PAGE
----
In the middle of the country, Missouri is known for many things. But there’s actually even more to the story of the Show Me State.
Home of Sliced Bread
You can thank some bakers in Chillicothe for sliced bread. Yes, people sliced bread for centuries, but this is the first time – July 7, 1928 – it had been sliced by machine for sale in a bakery. In two weeks, the Chillicothe Baking Company’s bread sales went up 2000%. A plaque marks the spot of this momentous event that continues to allow us to make toast and sandwiches with ease.
Ragtime Became Popular
Sedalia, the longtime home of Scott Joplin, the “King of Ragtime Writers,” hosts the Scott Joplin International Ragtime Festival, and has done so since 1974. It is not widely known that Scott Joplin, who was a masterful musician in his own right, jumpstarted the Ragtime craze with his most famous piece, Maple Leaf Rag, while living in Sedalia. The Scott Joplin International Ragtime Festival showcases musicians from around the world, gives amateurs a place to collaborate and opens the genre to a new generation.
Little House on the Prairie Came to Life
If you’re a fan of the Little House books, then you need to make your way to the little town of Mansfield, nestled in the Ozarks. It is at the Rocky Ridge Farm where Laura Ingalls Wilder, her husband, Almanzo, and daughter, Rose, made a life.
It is also where Laura penned her books and became the world-renowned author we know today. It is at the Laura Ingalls Wilder Historic Home & Museum where you will learn how she engrained herself into the community as a teacher, journalist, activist and more.
Hair has its own Museum
In Independence, you can visit the world’s only museum dedicated to hair. It may seem odd now, but before photography, it was common to gift a lock of hair or keep hair to memorialize a loved one. What people did with the hair was quite creative, and it is what is on display at Leila’s Hair Museum. Everything from hair broaches and jewelry to pictures made from ground hair (sepia) is on display.
Natural Cave is used for a Mansion’s Air Conditioning
Sedalia lawyer James Bothwell built Stonyridge Farm (Bothwell Lodge) near the end of the 19th century. While being built on a bluff with limestone quarried from the area, he discovered natural caves. Bothwell decided to use these caves as natural air conditioning. The 12,000-square-foot summer home was built in phases and upon his death, Bothwell left the 31-room home to a group of people, which became the Bothwell Lodge Club. The property was to remain in their hands as long as there were more than five living members. The death of the sixth member spurred the property’s exchange to the state, per Bothwell’s wishes, in 1969. The property is now a state historic site and can be toured.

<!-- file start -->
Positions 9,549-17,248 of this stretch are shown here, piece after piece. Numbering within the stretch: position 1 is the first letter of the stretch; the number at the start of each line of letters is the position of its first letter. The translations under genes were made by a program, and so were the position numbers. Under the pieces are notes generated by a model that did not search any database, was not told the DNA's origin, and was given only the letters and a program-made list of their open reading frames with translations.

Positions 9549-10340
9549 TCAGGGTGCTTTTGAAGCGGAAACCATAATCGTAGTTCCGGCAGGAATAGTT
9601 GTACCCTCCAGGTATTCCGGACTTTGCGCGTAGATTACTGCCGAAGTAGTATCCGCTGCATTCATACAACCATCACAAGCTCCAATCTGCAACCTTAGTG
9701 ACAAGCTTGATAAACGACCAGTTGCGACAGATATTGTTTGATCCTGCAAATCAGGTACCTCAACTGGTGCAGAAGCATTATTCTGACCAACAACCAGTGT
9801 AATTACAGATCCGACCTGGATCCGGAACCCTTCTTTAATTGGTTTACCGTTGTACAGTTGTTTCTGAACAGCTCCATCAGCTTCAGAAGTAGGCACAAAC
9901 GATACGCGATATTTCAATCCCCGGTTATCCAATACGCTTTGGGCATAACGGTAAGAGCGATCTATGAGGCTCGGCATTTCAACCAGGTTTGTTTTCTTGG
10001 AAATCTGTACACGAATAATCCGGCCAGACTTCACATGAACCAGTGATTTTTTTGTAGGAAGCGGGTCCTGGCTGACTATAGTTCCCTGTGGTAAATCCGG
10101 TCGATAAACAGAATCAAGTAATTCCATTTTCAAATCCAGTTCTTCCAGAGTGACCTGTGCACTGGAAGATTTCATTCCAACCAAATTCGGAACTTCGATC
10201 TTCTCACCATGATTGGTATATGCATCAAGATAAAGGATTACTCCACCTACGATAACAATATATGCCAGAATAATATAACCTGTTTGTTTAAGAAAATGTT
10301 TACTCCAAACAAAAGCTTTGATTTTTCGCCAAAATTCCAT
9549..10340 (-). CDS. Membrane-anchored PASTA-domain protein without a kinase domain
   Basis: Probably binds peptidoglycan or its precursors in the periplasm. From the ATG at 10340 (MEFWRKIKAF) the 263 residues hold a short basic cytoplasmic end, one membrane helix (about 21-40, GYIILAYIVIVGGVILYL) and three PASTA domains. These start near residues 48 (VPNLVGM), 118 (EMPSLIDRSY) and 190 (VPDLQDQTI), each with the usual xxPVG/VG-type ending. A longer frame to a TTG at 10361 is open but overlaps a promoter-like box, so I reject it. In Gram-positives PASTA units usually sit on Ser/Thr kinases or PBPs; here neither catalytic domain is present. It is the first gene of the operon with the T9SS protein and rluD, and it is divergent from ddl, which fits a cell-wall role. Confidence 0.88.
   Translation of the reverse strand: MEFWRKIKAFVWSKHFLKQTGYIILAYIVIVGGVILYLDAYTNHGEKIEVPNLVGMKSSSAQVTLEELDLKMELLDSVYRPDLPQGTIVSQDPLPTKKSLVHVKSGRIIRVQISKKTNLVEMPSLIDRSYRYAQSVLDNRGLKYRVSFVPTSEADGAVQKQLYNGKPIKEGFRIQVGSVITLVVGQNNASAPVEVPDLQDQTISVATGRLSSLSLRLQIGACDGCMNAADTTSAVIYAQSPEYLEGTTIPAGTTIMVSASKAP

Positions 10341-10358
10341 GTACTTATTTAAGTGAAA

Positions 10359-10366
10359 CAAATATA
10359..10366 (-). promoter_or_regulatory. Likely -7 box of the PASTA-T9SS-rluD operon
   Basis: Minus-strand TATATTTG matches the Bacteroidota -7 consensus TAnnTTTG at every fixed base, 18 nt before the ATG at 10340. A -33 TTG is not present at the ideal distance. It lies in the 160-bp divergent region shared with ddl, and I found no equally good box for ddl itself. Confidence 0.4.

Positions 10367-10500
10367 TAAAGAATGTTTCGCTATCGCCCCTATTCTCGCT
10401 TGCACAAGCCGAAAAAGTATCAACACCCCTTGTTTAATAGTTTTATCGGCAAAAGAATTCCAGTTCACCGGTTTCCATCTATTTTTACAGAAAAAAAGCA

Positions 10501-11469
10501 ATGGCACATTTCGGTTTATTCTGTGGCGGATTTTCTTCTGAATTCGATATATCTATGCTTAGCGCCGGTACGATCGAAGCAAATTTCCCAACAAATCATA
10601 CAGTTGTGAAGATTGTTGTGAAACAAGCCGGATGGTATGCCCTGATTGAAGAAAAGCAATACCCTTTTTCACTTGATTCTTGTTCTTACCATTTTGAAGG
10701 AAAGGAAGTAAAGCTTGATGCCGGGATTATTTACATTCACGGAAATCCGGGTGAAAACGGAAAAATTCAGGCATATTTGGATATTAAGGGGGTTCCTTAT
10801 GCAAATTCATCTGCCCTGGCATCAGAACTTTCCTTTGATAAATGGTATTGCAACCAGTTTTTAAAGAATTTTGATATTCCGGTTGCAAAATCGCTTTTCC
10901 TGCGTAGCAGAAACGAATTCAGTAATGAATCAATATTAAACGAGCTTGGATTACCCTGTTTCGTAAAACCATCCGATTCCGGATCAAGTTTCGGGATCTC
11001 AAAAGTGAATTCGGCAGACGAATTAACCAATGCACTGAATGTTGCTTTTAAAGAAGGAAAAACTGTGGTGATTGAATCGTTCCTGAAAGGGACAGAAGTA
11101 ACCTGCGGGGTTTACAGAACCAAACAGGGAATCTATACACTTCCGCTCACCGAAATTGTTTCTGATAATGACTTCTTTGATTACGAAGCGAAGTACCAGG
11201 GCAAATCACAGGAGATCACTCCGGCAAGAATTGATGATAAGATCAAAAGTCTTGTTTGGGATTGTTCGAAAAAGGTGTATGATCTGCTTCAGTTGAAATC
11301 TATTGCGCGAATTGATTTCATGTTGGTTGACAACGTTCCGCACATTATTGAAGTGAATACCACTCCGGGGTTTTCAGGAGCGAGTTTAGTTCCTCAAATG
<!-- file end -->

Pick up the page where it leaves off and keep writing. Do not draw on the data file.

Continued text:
Chess is Celebrated on a Global Scale
The World Chess Hall of Fame (WCHOF) and the U.S. Chess Hall of Fame make their home in St. Louis. The WCHOF celebrates the game, what it means to our culture and the impact it makes on the art world. The museum offers educational exhibits as well as a complete line up of featured artists and performances.
History of Mental Health is on Display
The Glore Psychiatric Museum in St. Joseph takes a look at the treatment of mental health from the 17th, 18th and 19th centuries with life-sized displays. Located on the adjoining grounds of the original state hospital – “State Lunatic Asylum No. 2” – the museum chronicles the tools and apparatus for treating patients as well as exhibits patient artwork. It has been named one of the 50 most unusual museums in the country.
Stay at the Oldest Continuously Operated Motel on Route 66
Opening in 1935, the Wagon Wheel Motel in Cuba has been updated with all the modern amenities in its original cabins. The charm from a bygone era has stayed. The cabins were built with local stone and offered weary travelers rest from the end of the depression through today.
Pays Tribute to the One-Day U.S. President
Travel to Plattsburg to see the statue of David Rice Atchison, the Missouri Senator who served as President for just one day. As President pro tempore of the Senate, Atchison took the highest office in the land on March 4, 1849, between President James K. Polk and Zachary Taylor. When Polk’s term ended, Taylor refused to be sworn in on a Sunday. So, that technically left Atchison President for a brief 24 hours.
One of the Most Unique Wedding Venues in the Country
Bridal Cave near Camdenton is an apt name for this natural cave that was once inhabited by the Osage Native Americans. More than 3,000 weddings have been performed in the cave’s natural stalactite Bridal Chapel and local folklore says the Osage used it for wedding ceremonies in the 1800s. You can tour the cave as you pass through or book your upcoming nuptials.